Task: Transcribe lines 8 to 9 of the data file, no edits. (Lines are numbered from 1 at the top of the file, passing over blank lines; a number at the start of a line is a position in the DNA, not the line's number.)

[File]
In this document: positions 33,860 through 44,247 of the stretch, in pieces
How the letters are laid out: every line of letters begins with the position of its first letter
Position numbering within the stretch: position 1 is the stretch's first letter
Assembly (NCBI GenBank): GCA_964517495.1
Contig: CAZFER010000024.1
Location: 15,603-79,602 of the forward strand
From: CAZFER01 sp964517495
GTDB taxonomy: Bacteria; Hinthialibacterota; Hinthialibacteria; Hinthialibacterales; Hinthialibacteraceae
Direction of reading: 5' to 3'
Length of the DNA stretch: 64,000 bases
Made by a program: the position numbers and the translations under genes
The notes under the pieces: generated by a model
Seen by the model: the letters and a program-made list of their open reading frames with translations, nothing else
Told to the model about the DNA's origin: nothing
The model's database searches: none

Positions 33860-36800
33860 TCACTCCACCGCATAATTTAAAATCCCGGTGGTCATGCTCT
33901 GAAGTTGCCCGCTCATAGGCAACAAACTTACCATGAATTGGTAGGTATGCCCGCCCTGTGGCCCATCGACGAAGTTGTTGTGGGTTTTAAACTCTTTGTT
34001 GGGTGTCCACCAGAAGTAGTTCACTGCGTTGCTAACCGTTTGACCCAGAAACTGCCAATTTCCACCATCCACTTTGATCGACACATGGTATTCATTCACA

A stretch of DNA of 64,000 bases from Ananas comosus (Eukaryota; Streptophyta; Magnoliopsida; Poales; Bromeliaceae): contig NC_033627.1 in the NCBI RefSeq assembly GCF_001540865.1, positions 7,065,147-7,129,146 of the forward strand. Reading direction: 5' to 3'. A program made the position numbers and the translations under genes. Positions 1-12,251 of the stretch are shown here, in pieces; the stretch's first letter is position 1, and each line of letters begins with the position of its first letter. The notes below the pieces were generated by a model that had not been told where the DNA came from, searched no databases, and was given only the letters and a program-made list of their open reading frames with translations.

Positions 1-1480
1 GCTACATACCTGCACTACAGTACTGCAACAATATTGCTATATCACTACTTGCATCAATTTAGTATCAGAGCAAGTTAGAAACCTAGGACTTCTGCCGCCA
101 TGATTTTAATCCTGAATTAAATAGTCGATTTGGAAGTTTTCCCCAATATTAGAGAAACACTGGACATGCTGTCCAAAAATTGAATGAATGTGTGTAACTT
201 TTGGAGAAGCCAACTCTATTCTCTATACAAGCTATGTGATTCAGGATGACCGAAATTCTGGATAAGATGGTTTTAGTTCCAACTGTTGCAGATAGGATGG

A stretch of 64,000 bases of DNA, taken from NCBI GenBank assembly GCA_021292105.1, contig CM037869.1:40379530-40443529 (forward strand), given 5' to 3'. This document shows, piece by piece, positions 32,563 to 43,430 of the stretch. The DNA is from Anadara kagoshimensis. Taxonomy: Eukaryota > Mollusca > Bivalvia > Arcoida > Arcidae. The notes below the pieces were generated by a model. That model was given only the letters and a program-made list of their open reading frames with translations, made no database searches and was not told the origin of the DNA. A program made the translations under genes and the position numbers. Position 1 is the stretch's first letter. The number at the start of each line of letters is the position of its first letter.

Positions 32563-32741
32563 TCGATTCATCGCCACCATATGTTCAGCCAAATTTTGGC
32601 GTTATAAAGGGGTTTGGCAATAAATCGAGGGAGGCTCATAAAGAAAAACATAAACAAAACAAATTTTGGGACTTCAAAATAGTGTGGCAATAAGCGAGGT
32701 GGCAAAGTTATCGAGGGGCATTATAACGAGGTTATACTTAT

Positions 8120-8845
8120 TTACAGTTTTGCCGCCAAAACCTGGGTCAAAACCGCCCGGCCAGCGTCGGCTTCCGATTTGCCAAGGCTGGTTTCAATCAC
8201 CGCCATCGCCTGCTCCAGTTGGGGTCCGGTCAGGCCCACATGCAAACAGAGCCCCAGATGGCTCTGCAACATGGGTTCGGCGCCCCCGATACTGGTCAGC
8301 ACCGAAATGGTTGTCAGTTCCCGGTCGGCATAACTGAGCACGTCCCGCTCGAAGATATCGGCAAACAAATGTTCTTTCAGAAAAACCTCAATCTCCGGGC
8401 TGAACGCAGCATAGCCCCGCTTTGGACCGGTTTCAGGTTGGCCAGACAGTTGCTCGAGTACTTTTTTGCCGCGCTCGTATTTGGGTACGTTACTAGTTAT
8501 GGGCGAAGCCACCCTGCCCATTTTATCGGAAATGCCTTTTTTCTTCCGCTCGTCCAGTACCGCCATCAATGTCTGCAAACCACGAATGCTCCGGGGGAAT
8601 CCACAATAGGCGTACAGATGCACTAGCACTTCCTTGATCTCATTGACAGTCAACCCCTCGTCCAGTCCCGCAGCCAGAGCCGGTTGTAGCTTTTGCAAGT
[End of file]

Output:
GTDB taxonomy: Bacteria; Hinthialibacterota; Hinthialibacteria; Hinthialibacterales; Hinthialibacteraceae
Direction of reading: 5' to 3'